George oscillates between two states.  In his normal state he is “madly” in love with Netta.  In the “dumb” one he wants to kill her.  And in a series of marvellous descriptions we see his thoughts slowly progress to that final destination; for when in his “dead” state he has to reason everything out to the smallest detail – nothing can be left to chance.  It captures the extreme rationality of a specific kind of madness, where reason has become too prominent, so that mental activities that are mostly reflexive, and which we leave mostly to chance and improvisation, are thought out too consciously and exactly.[iii] Everything has to be planned out in advance!  Moreover, the conscious mind, being somewhat mechanical, has to make everything explicit, and this stultifies both thought and action; for such thinking is like walking with a Zimmer frame – continuous movement replaced by halting steps.  Also, thinking everything out means planning for every contingency; it is reason’s need for totality; to which reality will never submit.[iv]  This kind of thinking can go on for years!  And it does…  In either state George is unaware of the other one.  This creates both tension and comedy, such as the taxi ride where Netta is all arrogant self-assurance and George is obsessed with killing her; but not now, in the Spring when it is warmer!  Reason always finds a way of delaying things: she is like a scared virgin on the threshold of sex.

The book begins with an epigraph from Black’s Medical Dictionary:

SCHIZOPHRENIA…   a cleavage of the mental functions, associated with the assumption by the affected person of a second personality.

This is surely accurate.  However, George’s character suggests another scenario.  His illness would once have been diagnosed differently.  He has all the symptoms - the dumbness, amnesia, and the compulsive need to walk - of a disease that was once diagnosed in France as that of the mad traveller.[v]  This novel is in fact an excellent imaginative recreation of that condition from the inside; and it makes one wonder at the need for that epigraph.  Of course it is an explanation, and it sets up a tension – we expect bad things to happen when he is in the “dead” state.  The epigraph is here part of the plot, and is playing with our expectations.  However, what if the epigraph was removed, and we just experienced the novel without any signposts at all to George’s mental health?  Very quickly we would understand something is wrong, and we would assume he was suffering from some mental illness; though we wouldn’t be certain what it was… we would have to speculate; thus leaving the book more open-ended.  To label George a schizophrenic right at the start is already to limit the possibilities, by raising our expectations of a violent irrational end – few of us have had any real dealings with people who suffer from schizophrenia -; and it would be a mightily self-assured author indeed who did not satisfy them.  In the interest of tension, he has pre-determined the ending.  And thus there is, just slightly, a contrived feeling about it.  What if he hadn’t concluded the book with the remorseless logic of his plot?  The murderous thoughts could have remained mere thoughts, and we would have been witness to a self-enclosed world, which ultimately has its own validity. Hamilton, however, is too conventional, and condemns it to murder.  Madness is still a crime, it seems, even in bohemia.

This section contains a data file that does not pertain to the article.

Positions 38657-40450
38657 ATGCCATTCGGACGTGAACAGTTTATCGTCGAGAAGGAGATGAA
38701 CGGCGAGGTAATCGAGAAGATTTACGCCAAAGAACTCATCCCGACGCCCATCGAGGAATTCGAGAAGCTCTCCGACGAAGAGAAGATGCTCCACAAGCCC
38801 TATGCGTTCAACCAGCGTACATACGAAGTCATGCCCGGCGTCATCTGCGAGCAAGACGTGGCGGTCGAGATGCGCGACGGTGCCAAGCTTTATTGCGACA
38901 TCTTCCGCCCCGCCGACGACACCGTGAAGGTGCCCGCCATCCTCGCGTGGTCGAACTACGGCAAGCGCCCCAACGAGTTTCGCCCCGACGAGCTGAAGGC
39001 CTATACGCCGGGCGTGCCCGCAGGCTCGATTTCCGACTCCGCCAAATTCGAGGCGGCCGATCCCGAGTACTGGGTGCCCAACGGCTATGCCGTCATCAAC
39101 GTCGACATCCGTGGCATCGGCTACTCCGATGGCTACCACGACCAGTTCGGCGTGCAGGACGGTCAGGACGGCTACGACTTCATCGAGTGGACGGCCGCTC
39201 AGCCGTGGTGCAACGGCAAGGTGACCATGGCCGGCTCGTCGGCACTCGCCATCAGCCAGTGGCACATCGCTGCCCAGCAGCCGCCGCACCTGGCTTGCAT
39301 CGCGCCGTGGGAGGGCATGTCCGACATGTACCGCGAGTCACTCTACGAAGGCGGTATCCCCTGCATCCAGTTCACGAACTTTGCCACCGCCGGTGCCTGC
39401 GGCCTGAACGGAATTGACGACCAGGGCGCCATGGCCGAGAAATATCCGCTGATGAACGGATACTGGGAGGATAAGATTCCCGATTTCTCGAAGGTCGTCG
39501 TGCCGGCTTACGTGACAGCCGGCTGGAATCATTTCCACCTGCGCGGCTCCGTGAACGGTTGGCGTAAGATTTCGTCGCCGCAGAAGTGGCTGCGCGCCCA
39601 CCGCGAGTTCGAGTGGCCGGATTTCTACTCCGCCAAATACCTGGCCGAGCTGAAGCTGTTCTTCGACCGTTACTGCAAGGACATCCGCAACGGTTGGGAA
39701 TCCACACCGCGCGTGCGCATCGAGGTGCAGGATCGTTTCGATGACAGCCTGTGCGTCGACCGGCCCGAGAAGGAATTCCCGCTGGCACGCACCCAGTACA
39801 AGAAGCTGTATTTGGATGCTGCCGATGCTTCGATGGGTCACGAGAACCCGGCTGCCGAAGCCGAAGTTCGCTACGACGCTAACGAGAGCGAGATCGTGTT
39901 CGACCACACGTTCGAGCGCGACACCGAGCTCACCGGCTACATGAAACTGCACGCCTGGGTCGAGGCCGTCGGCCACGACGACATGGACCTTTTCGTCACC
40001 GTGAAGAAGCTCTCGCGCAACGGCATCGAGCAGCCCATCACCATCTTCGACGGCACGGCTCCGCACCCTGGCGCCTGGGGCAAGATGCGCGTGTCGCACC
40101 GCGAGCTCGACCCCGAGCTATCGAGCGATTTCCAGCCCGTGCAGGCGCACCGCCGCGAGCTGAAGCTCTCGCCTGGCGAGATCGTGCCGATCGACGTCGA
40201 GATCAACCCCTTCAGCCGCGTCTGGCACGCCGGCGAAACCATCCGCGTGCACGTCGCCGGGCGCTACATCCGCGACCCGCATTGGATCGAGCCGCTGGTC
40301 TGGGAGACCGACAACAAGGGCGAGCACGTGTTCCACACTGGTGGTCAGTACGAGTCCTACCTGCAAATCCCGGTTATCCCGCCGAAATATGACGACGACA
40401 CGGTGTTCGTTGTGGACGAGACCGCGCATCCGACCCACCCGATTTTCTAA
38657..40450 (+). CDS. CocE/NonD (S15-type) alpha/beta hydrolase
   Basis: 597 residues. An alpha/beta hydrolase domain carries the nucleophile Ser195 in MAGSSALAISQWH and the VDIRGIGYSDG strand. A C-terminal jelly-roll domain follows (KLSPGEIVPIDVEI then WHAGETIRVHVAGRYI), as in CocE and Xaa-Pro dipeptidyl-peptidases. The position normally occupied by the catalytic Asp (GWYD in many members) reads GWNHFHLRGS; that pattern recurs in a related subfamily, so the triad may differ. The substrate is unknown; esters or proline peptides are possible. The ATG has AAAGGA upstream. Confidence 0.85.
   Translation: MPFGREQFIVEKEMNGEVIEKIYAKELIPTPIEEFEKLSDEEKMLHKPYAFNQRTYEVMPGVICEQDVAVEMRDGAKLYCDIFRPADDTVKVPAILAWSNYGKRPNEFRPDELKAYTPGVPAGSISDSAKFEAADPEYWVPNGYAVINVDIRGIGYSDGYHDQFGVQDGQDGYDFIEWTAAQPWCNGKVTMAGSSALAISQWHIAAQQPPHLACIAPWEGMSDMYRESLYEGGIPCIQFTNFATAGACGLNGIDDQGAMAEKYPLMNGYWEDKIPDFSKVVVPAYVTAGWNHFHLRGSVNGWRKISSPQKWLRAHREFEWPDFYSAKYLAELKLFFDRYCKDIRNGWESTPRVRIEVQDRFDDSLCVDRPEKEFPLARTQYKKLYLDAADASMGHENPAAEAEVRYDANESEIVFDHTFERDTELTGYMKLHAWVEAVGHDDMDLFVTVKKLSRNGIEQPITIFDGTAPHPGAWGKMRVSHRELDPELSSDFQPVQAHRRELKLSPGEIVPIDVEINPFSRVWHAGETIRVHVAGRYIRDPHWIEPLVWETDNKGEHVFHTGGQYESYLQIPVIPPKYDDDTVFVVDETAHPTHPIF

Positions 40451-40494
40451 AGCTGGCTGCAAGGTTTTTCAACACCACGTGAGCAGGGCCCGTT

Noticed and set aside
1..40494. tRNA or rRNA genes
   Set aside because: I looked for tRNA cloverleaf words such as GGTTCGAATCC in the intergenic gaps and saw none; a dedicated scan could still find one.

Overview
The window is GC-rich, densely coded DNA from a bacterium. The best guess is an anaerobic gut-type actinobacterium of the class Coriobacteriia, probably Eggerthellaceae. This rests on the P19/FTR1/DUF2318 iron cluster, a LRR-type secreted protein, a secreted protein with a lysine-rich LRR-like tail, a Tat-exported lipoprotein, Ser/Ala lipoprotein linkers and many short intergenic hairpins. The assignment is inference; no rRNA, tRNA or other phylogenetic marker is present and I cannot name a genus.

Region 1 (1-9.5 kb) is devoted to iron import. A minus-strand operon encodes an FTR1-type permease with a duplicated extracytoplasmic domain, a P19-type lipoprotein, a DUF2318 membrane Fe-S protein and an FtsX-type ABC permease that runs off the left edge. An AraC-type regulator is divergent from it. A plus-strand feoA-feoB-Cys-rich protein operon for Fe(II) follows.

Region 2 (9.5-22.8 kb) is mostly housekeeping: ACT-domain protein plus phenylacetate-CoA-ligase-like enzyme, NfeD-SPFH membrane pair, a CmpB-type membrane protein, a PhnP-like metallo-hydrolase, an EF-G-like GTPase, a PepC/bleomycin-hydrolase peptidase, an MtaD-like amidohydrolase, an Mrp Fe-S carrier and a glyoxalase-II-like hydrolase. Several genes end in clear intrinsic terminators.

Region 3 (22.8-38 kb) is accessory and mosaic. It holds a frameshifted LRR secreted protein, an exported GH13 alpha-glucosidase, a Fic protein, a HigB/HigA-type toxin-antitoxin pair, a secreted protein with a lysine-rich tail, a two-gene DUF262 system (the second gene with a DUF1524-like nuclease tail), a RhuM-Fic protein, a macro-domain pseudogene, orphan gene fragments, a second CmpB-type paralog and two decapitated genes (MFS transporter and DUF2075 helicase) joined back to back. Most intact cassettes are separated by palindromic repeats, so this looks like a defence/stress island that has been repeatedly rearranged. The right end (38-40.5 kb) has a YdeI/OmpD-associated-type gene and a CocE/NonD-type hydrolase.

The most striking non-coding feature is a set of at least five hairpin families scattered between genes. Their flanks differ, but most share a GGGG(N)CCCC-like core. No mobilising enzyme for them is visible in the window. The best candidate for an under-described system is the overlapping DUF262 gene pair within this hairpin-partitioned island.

The diagnosis has also pushed the author in a particular direction.  Without the epigraph there would no need to frame the story in such a binary way: both good and evil existing in George, but separated by two different personalities.  This would open up a richer field of possibilities, with the “good” George as likely (more likely?) to commit murder as the “bad” one.  How interesting would that be!  After all there is something peculiarly mad about the supine way he puts up with all the abuse and mistreatment of Netta and her friends.  Love is one kind of mental illness.

Imagine if Hamilton had reversed the polarities: the “dead” phrase the periods when he is free from the possibility of killing her: relief coming only when he is mad.  How disorientating!  But how true…  And two decades later, after RD Laing and the anti-psychiatry movement, how persuasive – Hamilton’s novel was written a generation too early!